Wednesday, February 28, 2007

Money Music for nothin' ...

Money Music for nothin' ...

First of all, after doing a Technorati search I see that some folks are writing about Tim Fite, but why isn't everyone? None of the sites I read regularly have mentioned him -- and that includes some of the biggies that really should be -- or his newest album, Over The Counter Culture, that he's offering for download, from his site, with his label's approval ABSOLUTELY FREE.

I first learned about Fite through a piece Greg Kot wrote in The Chicago Tribune, and then promptly forgot to download the album. Maybe that's why no one is writing about him. Folks, including me, seem to have rapidly shrinking memories so if we (I) read about something on a Sunday that isn't available for download until a Tuesday, we (I) might forget to do so.

Luckily, I was listening to the Sound Opinions podcast on the way home yesterday and they open the show with a chat with Tim Fite about the album and why he decided to release it for free digitally even though he's already signed to a well-regarded label. His reasoning was solid: how can you record an album lambasting consumer culture and the rot it's developing from within our society, and then expect people to contribute to that consumerism buy paying for the music?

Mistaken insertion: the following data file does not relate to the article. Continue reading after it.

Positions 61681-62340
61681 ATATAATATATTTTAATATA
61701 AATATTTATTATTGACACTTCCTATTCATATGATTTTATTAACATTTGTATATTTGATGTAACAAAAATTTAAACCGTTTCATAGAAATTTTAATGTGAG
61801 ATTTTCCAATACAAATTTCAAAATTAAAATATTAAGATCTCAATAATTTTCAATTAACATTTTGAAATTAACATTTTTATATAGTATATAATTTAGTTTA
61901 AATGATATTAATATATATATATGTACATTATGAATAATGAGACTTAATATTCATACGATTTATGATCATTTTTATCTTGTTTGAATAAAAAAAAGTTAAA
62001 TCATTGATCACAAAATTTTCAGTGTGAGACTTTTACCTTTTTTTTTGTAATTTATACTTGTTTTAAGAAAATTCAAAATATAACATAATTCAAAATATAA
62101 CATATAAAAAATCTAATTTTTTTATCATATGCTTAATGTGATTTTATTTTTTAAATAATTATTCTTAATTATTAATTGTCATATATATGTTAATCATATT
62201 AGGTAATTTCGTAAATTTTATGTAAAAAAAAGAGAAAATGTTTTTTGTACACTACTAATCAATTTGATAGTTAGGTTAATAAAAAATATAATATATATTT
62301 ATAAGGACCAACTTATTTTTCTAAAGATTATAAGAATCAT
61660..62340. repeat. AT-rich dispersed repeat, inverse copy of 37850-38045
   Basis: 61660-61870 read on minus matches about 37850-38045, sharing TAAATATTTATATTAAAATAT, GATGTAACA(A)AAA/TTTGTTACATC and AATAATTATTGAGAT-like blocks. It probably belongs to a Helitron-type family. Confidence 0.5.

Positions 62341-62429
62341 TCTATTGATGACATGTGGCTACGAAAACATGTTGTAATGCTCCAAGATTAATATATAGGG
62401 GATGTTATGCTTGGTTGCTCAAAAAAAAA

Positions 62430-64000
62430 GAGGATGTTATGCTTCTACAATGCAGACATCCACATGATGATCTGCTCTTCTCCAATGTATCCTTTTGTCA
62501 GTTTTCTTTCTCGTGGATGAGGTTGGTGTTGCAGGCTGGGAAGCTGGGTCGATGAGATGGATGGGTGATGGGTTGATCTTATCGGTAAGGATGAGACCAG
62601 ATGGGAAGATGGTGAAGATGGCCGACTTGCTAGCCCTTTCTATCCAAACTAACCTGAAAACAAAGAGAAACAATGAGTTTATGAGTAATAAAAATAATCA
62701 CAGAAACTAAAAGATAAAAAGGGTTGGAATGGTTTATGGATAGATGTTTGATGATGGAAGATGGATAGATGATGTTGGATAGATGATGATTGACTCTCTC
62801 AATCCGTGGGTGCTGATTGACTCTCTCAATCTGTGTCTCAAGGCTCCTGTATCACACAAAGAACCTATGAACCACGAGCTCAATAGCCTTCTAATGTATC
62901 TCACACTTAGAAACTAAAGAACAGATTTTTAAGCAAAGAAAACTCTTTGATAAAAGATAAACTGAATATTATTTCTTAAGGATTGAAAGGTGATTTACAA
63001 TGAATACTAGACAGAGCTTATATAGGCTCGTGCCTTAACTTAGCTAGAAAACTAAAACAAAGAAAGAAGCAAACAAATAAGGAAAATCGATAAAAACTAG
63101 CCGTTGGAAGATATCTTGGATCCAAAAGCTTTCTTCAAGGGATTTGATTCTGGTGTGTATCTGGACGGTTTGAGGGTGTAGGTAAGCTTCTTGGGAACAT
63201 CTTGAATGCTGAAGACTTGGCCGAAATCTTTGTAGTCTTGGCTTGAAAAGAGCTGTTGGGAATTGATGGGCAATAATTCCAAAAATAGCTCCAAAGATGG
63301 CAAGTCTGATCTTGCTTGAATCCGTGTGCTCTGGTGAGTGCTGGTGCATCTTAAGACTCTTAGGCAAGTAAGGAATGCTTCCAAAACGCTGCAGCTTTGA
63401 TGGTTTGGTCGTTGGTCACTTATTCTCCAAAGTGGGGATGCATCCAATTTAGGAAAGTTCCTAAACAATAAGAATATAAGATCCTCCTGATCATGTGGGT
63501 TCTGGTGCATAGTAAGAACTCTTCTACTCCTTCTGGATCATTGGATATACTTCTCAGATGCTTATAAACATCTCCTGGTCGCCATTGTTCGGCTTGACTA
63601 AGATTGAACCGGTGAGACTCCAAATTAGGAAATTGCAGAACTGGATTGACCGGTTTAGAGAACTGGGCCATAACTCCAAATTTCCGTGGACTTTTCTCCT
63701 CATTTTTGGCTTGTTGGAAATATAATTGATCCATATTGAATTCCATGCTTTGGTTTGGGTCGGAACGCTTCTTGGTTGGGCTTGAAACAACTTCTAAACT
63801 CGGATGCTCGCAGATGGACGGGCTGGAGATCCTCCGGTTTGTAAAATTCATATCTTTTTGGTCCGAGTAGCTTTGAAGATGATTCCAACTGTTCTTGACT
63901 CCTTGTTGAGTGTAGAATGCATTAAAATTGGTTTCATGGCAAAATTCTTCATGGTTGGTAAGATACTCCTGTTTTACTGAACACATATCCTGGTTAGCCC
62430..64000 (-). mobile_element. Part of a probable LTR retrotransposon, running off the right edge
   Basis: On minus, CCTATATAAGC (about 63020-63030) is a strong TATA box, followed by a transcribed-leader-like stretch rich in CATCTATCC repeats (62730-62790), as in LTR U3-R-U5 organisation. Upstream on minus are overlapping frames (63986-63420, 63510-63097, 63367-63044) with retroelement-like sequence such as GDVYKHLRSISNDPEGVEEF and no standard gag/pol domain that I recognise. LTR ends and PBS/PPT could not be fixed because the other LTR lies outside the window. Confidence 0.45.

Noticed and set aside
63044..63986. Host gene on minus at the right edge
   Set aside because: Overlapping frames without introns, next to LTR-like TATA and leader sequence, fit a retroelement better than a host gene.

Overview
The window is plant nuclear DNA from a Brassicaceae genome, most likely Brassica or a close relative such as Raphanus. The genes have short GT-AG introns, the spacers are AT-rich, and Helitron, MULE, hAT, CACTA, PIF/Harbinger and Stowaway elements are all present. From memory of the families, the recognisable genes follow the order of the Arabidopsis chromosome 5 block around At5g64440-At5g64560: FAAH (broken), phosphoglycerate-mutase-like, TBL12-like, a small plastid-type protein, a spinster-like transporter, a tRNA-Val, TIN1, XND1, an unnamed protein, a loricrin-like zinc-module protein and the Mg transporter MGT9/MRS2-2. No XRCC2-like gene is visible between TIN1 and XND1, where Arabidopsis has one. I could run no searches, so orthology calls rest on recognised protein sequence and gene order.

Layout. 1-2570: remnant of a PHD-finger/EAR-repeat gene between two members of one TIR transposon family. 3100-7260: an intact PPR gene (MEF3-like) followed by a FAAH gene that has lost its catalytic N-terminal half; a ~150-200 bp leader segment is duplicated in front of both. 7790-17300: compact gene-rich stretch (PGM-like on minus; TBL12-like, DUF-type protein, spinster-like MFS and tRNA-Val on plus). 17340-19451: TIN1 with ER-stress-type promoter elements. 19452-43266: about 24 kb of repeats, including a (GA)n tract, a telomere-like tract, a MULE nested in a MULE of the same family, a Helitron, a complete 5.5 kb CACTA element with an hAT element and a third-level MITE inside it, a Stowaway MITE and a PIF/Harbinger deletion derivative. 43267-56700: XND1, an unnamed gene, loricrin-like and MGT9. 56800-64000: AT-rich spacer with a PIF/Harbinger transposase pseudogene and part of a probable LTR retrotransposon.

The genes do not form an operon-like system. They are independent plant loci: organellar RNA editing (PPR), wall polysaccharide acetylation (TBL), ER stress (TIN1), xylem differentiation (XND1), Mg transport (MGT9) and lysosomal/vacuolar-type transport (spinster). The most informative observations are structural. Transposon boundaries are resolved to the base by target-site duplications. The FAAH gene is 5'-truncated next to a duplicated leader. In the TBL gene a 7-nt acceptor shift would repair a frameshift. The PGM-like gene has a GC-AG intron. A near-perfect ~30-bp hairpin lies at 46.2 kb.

Don't jump to conclusions and think that Fite is saying all music should always be free, even though he does admit that would be nice. At the moment there still isn't a truly foolproof model in place to support artists in such a way so that we can enjoy their output totally without any sort of financial exchange. However, in this case, the message of the music seems to have had a powerful hand in at least dictating the manner in which the music couldn't be delivered, so I applaud Fite for making that distinction.

And what about the album itself? It's damn good. Mainstream hip-hop may be strangling itself with gold chains and suffocating under piles of puffy fur coats, but Fite displays originality that continues to remind everyone that the underground is still bubbling with fresh talent.

No comments: